‘I took a job as a fairy in a panto’: Self Esteem

For Self Esteem – AKA Rebecca Lucy Taylor – Glastonbury is exactly where it all started, type of. “It was Gary Lightbody!” she instructed Alexis Petridis in the 2nd of the Guardian’s onstage interviews with musicians on the William’s Green stage. “I was at faculty, he was in some of the [Glastonbury] footage and he did a Bright Eyes address.” She built a new musical discovery and was inspired to established off down her personal path as a musician.

It is been a extended a person: after a ten years in the indie duo Sluggish Club, Taylor quit to start off Self Esteem. She produced her debut solo album, Compliments Make sure you, in 2019 to quiet acclaim, but it wasn’t until eventually last year’s daring, ruthlessly self-inspecting Prioritise Pleasure that the Self Esteem phenomenon truly kicked off. It was the Guardian’s album of the 12 months, and her stay displays – which she describes, brilliantly, as “a sort of awful church” – have in close proximity to adequate turn out to be websites of pilgrimages, specially for adult pop lovers who want to hear their authentic-lifestyle experiences reflected back at them.

At initially, although, mentioned Taylor, she was “too afraid to say I was gonna go solo. I begun an Instagram beneath the title Self Esteem and begun publishing paintings and poems. It felt huge to me.” She spoke candidly about her ongoing function to attempt to lose the self-consciousness and people-pleasing that characterised her initial band working experience, in buy to be more true to her individual wants. “Being a girl, I feel like I’m inquiring too a great deal, I’m notice-searching for,” she stated. “It’s easy to go, ‘I’m gonna retain it safe and easy and that will maintain me liked’.”

As an ardent pop lover, existence in an indie band became stifling, she explained. “If you simply cannot be on your own, you go ridiculous, in any facet of existence. I know it was just a band but I went crazy, I couldn’t be myself. It’s tricky becoming from Rotherham and indicating this but I’m an artist, I wake up each and every day and want to make art. I was possessing to make artwork by way of anyone else’s lens.”

It was a series of ruptures that experienced kickstarted the Self Esteem project, she explained. She had break up from a long-expression spouse, left London and would work any job heading. “I took a task as a fairy in a panto,” she spelled out. “It was quite unenjoyable. I appreciated obtaining paid out but it was two reveals a working day, six days a week. I was breaking up with my spouse and I’d set the phone down and select up my wand.” In the meantime, she approached her new songs as if it was “like a complete-time work. The intention was just to exist at all and it’s fucking lovely. It’s develop into a right chortle.”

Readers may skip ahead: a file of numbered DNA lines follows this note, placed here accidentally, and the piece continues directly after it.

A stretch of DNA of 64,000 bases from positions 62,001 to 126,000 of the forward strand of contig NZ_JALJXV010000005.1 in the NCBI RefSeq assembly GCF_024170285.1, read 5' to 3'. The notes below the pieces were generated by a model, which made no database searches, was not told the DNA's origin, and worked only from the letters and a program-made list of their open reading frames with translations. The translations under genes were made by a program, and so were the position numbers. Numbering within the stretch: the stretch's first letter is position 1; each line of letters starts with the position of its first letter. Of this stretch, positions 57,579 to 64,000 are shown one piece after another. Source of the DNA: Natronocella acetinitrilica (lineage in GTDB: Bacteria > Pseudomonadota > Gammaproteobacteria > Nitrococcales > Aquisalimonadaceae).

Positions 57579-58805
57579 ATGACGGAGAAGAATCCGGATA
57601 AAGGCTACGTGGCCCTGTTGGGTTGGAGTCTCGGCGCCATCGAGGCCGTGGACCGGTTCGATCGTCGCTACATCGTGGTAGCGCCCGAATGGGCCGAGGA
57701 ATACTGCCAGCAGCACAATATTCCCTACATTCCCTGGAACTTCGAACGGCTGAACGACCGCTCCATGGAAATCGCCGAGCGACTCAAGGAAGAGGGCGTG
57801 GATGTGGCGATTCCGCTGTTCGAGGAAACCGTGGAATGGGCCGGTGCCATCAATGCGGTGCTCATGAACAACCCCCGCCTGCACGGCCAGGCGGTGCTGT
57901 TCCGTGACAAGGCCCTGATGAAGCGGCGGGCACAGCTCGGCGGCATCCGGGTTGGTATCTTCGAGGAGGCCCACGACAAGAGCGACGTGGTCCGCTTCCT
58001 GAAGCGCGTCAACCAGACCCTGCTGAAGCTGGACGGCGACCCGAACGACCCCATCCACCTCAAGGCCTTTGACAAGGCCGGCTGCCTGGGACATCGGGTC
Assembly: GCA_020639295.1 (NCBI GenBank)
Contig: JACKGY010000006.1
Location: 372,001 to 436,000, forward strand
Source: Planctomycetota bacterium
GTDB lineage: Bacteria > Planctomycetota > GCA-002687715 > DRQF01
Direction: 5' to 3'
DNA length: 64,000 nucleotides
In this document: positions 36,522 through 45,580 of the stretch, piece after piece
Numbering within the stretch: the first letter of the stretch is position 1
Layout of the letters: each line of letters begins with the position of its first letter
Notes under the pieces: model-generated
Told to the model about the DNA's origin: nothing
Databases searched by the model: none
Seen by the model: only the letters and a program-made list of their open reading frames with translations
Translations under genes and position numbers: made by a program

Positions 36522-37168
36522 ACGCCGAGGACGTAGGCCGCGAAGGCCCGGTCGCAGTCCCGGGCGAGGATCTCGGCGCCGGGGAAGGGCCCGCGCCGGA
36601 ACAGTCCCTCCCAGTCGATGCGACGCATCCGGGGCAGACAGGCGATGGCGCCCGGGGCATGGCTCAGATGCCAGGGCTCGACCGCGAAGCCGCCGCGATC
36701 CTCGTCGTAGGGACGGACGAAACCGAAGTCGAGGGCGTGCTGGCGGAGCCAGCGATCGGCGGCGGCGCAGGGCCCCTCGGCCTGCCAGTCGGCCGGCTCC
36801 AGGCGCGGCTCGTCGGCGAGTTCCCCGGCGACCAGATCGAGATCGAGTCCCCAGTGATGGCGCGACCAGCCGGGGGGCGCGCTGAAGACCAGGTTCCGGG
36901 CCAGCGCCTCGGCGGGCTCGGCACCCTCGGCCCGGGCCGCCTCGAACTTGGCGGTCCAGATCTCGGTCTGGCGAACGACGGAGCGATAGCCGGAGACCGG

It was crucial to her that Self Esteem had a distinct type, she stated. “In Sluggish Club I utilised to wrestle with the actuality there was no manifesto, aesthetic – it was just two people’s thoughts. It’s not a excellent way to make artwork, I do not feel.” Component of that trademark arrives from Taylor’s frank lyricism about her have flaws – and the things that adult males have instructed her she is.

Self Esteem with Alexis Petridis at William’s Eco-friendly phase, Glastonbury festival. Photograph: Alicia Canter/the Guardian

“People are like, ‘It should be cathartic?’ And I don’t imagine it is,” she said. “It’s tricky but I get exhilarated, I get so significant off it. And I feel it is because in my lifetime, I in no way say what I indicate … In music, men and women do not inquire me what it is about, and that basic safety helps make me say what I imply and which is what I get out of it. I marvel if one working day I’ll just get to publish tracks about being in appreciate, you know how Ed Sheeran just writes a song about his girlfriend.”

When Taylor wrote her breakout single, past year’s I Do This All the Time, she realized she had “nailed it”, she admitted. In Gradual Club, she had always tried using to produce hits and failed. When she initial went solo, she investigated the world of cowriting with other songwriters and hated it. “With Prioritise Enjoyment, forcibly, mainly because of the pandemic, I was on my own. I wrote it with no end in sight, and that is how this album took place. And, of class, as quickly as you prevent making an attempt, the universe [hands you a gift]. Not to be all ‘live chuckle love’ but … ‘live laugh love’ is vital, is not it.”

New music gave Taylor an outlet for the comprehensive-throated expression she had generally sought, and struggled with in her individual existence, she stated. “It’s much more me than I am generating a cup of tea.”

She also spoke truthfully about the realities of remaining a musician and what needs to adjust in the songs market. Negative experiences with seem engineers had prompted her to hire her personal specialists, “which implies I acquire household much less dollars … It is so unregulated and you have to shell out a great deal of cash to make sure you’re gonna be alright. Which is the major issue for me. It is not a nicely-paid position, you have to need to have to do it. But there could be alterations manufactured so I’m not paying out to not have a horrible time.”

Taylor was floating thoughts for her 3rd solo album, she mentioned. “It’s interesting likely into the upcoming bit – this is my day in the sunlight in which there will be far more yesses than noes and I have to have to make the most of that. I want to execute it to its total possible.”

Nevertheless not pretty but, she pressured. “I want to milk Prioritise Satisfaction dry!”

The last Guardian reside interview is with Angélique Kidjo at 10.20am on the William’s Eco-friendly phase on Sunday.

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